FD schools partner with Children & Families of Iowa
The Fort Dodge Community School District has partnered with Children & Families of Iowa to provide programs for at-risk students.
The program’s Boys Council and Girls Circle offer instruction and guidance to students at both Fort Dodge Senior High and Fort Dodge Middle School, according to Lori Degelau, district at-risk coordinator.
“It’s teaching kids skills that they need, like active listening skills and making good decisions and talking about challenging behaviors, like responding effectively when students,” Degelau said. “Peer pressure is such a huge issue, teaching kids how to respond when their peers are trying to get them to do something that will get them into trouble. Promoting respect, is also a huge thing.”
The programs are beneficial to those students identified as being “at-risk,” Degelau said.
“These are things that sometimes kids are not necessarily exposed to in every day life,” she said. “Teachers try to cover all of these things in the classroom, but there’s an awful lot of other information they need to make sure they cover.”
There are eight boys in the Boys Council, and eight to 10 girl sin the Girls Circle.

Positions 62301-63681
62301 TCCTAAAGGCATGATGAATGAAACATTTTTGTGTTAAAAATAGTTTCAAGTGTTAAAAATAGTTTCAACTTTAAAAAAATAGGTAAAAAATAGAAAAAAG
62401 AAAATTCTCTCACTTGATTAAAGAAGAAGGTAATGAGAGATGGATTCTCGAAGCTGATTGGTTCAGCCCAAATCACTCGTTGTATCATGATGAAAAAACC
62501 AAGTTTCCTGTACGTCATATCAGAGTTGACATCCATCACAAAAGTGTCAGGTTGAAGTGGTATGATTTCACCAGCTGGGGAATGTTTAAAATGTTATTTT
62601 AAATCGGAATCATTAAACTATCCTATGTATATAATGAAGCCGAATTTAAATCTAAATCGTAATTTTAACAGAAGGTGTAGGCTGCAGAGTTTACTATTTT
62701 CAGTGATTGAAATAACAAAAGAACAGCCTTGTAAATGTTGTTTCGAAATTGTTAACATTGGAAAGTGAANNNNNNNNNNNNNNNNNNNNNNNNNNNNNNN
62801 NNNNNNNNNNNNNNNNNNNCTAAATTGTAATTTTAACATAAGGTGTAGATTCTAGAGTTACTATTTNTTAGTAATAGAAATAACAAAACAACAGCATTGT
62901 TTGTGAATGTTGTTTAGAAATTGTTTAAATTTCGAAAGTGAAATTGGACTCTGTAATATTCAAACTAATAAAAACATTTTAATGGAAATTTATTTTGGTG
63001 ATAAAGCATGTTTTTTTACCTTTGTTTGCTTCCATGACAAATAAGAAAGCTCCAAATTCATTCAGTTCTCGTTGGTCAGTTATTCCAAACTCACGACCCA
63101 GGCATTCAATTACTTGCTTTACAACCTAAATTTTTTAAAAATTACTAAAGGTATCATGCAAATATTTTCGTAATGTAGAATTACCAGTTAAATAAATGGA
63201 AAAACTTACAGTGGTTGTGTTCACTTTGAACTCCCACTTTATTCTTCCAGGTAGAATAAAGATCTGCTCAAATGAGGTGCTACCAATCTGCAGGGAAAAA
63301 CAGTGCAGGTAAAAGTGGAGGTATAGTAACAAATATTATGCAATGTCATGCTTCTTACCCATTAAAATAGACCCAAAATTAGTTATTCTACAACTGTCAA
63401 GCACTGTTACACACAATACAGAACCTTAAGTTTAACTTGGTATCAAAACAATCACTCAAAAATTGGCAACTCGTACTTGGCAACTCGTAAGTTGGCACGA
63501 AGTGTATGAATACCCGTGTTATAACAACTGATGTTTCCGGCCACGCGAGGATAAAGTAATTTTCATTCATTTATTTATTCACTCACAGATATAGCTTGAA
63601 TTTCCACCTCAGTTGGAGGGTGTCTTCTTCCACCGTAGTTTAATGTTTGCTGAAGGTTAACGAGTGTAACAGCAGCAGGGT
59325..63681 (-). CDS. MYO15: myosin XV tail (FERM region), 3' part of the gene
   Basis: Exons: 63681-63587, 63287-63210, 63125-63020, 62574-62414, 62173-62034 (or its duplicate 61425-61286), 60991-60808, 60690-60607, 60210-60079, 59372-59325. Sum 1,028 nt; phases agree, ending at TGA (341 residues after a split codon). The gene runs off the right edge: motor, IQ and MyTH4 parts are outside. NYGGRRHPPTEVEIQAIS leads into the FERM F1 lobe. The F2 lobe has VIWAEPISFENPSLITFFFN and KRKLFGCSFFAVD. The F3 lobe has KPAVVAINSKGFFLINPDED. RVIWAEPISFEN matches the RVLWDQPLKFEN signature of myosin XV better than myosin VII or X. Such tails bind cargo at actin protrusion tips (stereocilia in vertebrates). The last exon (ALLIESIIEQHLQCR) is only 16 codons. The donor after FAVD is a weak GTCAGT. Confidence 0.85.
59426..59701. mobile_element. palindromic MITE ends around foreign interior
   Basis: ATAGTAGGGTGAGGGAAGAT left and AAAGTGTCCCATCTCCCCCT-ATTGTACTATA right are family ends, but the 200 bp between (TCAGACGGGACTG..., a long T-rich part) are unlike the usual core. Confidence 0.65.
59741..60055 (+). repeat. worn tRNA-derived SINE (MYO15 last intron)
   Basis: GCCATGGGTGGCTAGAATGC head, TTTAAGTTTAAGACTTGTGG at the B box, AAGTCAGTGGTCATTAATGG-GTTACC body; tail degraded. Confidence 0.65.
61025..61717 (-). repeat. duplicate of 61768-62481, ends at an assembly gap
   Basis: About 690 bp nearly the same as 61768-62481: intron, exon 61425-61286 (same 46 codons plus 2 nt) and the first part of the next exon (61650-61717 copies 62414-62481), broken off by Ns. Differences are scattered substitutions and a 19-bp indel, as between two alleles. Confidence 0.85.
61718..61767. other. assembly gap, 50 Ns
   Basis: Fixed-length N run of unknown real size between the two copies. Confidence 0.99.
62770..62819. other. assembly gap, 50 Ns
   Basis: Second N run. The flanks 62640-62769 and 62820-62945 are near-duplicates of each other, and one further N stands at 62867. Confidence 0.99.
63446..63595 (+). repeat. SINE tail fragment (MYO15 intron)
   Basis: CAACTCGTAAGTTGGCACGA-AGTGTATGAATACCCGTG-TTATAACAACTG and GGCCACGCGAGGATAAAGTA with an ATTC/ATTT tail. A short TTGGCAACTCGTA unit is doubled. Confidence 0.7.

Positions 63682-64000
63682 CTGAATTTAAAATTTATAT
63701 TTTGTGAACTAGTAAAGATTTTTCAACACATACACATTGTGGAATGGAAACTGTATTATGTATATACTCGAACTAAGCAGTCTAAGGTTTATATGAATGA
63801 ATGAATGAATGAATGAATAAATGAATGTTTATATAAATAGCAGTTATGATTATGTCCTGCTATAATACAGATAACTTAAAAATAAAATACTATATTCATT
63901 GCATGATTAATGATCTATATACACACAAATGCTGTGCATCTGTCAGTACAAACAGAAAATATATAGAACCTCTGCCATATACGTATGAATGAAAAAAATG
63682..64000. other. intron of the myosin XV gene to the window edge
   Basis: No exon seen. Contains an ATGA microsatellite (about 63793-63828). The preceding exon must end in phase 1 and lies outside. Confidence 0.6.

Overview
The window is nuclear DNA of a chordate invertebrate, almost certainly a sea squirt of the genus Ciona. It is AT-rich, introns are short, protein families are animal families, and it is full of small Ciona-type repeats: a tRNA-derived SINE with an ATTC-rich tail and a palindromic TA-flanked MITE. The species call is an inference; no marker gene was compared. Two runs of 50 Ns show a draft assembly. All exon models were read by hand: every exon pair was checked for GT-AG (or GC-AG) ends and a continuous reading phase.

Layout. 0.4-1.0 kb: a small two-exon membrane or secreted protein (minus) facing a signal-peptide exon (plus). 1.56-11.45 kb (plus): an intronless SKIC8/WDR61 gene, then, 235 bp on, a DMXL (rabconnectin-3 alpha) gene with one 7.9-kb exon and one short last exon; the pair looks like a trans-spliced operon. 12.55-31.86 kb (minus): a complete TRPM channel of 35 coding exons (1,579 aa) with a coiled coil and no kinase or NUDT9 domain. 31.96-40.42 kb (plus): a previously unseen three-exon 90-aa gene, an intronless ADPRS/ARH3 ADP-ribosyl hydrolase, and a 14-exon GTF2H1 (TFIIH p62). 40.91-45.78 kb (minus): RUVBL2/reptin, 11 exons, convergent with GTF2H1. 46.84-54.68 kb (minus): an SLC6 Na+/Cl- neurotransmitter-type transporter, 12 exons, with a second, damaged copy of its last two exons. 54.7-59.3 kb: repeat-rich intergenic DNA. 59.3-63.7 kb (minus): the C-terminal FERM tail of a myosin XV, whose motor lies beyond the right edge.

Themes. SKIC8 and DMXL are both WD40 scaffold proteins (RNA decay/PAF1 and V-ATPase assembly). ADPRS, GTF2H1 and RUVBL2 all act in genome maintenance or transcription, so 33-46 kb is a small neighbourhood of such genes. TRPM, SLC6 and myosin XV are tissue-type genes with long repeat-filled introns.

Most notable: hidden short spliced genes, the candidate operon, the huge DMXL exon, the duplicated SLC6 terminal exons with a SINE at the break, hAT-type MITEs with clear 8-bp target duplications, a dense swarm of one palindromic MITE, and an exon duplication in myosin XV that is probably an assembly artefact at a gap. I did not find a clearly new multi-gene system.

“As with any kind of learning, the more times a child is exposed to certain positive information, the more likely it is that they are going to make that a part of who they are and use it, and try it as it works for them, and experiment with it to see if it will be something that can be helpful to them in their every day living,” Degelau said.
Children & Families of Iowa provides the grant funds for the program.
“They applied for some grant funding through our local Linking Families & Community categorization funds, and they got the funding for an at-risk program that’s something different, that didn’t exist in the community before,” Degelau explained.
The Fort Dodge school district worked with Children & Families to facilitate the program.
“We worked with them to identify students we felt were qualified for the programming, and were involved in contacting the parents to visit with them about whether they would like to have their student be involved,” Degelau said. “We also arranged for a space for them to meet in (the Senior High) and over at the middle school.”
Degelau said the at-risk programs are not the district’s first partnership with Children & Families of Iowa.
“We have partnered with Children & Families over the years, for other things,” she said. “For example, we have a therapist from Children & Families of Iowa who comes in one day a week and sees kids here at school who meet a criteria, if they’re Title 19.”